Board Takes Time on Foundation's Request for Investment in Executive Director Post
The Foundation for Saline Area Schools wants the school board to invest $50,000 annually in an executive director position it says would generate $200,000 annually within three years.
The Saline Area Schools Board of Education needs more time to consider the ramifications of a request to help fund the hiring of a full-time director for the Foundation for Saline Area Schools.
At the December meeting, representatives of the foundation requested that the district invest approximately $150,000 over three years, allow the foundation to use space for an office at Liberty School, and help administer payroll.
Over the years, the foundation has donated more than $400,000 to Saline Area Schools programs, ranging from $200 grants for after school programs to $65,000 to help the district buy the materials it needed for new science, technology, engineering and math curriculum at the middle school in 2010.
With a structural deficit and the uncertainty of state funding for public schools, the foundation asserts that it can play a more important role in the district.
“We’re looking to go pro with an experienced executive director who works day-to-day with a meaningful budget,” said Reid Paxton, a trustee on the foundation’s board of directors. “Why go pro? Because of the money. Ann Arbor raised $600,000 last year. In Dearborn, donations are up 30 percent. East Grand Rapids has doubled its endowment to $2 million. More than 22 districts across the state have paid staff working for their foundation.”
The foundation pledged to contribute $50,000 to invest in an executive director. The foundation had hoped the board might approve the concept by the end of January. It’s unlikely the board will have a decision by then.
Superintendent Scot Graden said the board is still looking into the legal issues surrounding the use of general fund revenue for a 501c3 nonprofit.
Trustee David Zimmer said he had difficult with the idea.
“We have a structural deficit. We’ve cut teaching and administrative positions. We will incur more expenses with all-day kindergarten. It’s a struggle for me to approve this while we have 40 kids in a high school classroom,” Zimmer said. “I think we need to get our priorities set and then when we can look at this again if it becomes the most important priority.”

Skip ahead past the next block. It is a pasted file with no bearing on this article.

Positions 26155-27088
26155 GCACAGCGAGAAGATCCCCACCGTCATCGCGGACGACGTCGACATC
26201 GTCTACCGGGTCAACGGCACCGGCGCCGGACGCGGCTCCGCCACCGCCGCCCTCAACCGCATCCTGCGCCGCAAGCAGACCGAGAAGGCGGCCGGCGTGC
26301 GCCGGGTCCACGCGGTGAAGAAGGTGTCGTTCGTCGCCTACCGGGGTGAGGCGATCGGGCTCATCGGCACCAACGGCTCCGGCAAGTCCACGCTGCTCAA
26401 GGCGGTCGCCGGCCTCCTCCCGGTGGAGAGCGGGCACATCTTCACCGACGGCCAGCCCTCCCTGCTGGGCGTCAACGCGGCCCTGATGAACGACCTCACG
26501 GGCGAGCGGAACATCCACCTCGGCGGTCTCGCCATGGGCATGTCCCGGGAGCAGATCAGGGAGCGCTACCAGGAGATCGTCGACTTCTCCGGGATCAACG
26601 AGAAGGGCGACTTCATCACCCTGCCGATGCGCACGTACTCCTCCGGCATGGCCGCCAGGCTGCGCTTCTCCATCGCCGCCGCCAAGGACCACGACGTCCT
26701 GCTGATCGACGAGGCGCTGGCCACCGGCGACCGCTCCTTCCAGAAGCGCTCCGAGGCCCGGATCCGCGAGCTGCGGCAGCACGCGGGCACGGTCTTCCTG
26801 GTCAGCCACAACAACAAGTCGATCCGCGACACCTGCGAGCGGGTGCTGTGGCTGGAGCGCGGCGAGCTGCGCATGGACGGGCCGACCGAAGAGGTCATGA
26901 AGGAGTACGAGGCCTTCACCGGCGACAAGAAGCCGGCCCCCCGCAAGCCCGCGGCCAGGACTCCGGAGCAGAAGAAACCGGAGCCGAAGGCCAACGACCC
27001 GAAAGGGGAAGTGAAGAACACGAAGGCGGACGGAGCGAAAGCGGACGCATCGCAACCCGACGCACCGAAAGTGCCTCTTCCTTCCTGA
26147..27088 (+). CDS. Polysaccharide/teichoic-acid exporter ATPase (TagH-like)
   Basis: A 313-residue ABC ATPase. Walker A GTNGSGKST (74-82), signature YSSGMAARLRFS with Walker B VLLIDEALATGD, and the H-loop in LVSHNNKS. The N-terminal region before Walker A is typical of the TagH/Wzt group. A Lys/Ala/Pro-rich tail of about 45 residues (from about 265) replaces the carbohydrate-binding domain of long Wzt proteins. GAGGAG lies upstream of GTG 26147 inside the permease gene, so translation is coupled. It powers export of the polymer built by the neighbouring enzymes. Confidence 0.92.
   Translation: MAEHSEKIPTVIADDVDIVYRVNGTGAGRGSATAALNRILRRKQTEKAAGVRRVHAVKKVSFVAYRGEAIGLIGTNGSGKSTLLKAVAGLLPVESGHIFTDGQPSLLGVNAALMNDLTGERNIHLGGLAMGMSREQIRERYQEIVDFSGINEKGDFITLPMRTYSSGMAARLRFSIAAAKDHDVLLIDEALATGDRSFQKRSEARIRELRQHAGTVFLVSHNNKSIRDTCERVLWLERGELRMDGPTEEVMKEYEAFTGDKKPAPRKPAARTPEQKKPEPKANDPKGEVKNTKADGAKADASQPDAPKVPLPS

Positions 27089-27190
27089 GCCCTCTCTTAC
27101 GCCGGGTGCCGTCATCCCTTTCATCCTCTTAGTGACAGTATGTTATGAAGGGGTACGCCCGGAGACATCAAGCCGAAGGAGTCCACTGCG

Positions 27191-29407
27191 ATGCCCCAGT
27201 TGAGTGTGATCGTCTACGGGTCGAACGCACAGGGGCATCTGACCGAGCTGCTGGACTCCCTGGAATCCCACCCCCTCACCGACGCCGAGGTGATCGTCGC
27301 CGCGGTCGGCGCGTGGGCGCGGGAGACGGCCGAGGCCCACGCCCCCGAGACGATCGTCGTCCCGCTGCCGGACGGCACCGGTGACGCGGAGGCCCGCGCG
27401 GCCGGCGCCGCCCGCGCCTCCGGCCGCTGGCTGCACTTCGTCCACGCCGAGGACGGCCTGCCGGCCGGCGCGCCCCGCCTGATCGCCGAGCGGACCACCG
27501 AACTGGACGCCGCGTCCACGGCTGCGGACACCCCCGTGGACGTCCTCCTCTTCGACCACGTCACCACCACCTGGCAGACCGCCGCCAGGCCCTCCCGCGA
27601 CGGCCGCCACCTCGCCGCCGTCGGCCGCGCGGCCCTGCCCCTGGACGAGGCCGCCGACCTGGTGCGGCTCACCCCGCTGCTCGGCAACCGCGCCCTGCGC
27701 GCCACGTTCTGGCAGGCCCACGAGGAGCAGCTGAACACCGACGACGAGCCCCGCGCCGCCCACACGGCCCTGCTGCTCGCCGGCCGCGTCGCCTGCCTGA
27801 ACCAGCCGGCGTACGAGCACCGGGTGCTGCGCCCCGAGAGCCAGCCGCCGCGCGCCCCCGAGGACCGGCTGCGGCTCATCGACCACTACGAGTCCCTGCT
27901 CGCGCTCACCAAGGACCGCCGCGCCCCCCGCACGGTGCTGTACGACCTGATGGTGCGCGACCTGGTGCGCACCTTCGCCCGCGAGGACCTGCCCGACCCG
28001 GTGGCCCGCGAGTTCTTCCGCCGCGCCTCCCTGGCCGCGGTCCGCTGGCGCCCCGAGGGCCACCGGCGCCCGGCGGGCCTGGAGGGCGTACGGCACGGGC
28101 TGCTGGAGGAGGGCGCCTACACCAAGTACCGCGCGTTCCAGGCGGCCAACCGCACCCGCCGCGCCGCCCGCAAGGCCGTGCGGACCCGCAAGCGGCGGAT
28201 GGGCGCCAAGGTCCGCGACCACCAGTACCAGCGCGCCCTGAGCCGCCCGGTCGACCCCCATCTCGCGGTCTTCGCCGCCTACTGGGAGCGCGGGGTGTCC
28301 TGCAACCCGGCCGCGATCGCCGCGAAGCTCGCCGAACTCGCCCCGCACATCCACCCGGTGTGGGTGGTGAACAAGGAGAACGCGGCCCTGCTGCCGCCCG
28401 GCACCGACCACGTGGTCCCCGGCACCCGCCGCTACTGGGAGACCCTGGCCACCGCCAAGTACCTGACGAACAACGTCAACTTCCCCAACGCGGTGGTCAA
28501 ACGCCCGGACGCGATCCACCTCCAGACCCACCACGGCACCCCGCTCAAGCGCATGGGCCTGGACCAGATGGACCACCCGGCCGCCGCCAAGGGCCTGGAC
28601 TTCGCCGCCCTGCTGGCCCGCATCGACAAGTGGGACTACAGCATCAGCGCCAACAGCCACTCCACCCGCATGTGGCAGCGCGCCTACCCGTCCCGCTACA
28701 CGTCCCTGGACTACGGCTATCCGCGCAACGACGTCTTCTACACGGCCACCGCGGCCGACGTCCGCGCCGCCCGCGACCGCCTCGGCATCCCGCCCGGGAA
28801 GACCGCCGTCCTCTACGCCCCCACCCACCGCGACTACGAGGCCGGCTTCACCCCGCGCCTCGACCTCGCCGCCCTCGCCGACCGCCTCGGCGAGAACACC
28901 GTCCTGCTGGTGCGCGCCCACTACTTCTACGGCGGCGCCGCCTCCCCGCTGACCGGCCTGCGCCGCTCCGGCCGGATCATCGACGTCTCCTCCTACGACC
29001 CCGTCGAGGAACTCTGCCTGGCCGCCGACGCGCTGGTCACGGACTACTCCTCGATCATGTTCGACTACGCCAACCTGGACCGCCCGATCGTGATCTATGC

Trustee Craig Hoeft said he thought the matter deserved further study.
“I think we should continue to look at this. This is an organization that brings $70,000 a year to the table that wasn’t coming in,” Hoeft said.
Trustee Dave Holden said he supported the idea of growing the foundation. But he needed a better understanding of the relationship between the district and the foundation.
“The devil is in the details. What kind of liability is involved? There are issues we need to sort through to get it right,” he said.
School Board President Lisa Slawson said the board would be unable to meet the foundation’s request to make a decision by the end of the month.
“We’re not tabling this. But I think this came up too quick for us to make an appropriate decision,” Slawson said.
The foundation raised approximately $80,000 last year. Paxton said in December that the foundation believed it could increase that total to $200,000 annually within three years.
With a full-time executive director, Paxton said, the foundation could spend more time chasing lucrative grants from corporations and philanthropic organizations.
“We’d have somebody working seven days a week to get more individual donations, planned giving and to tap an alumni base that we really haven’t reached out to at all,” Paxton said. “The volunteers who work for the foundation today really can’t do much more than they are already doing.”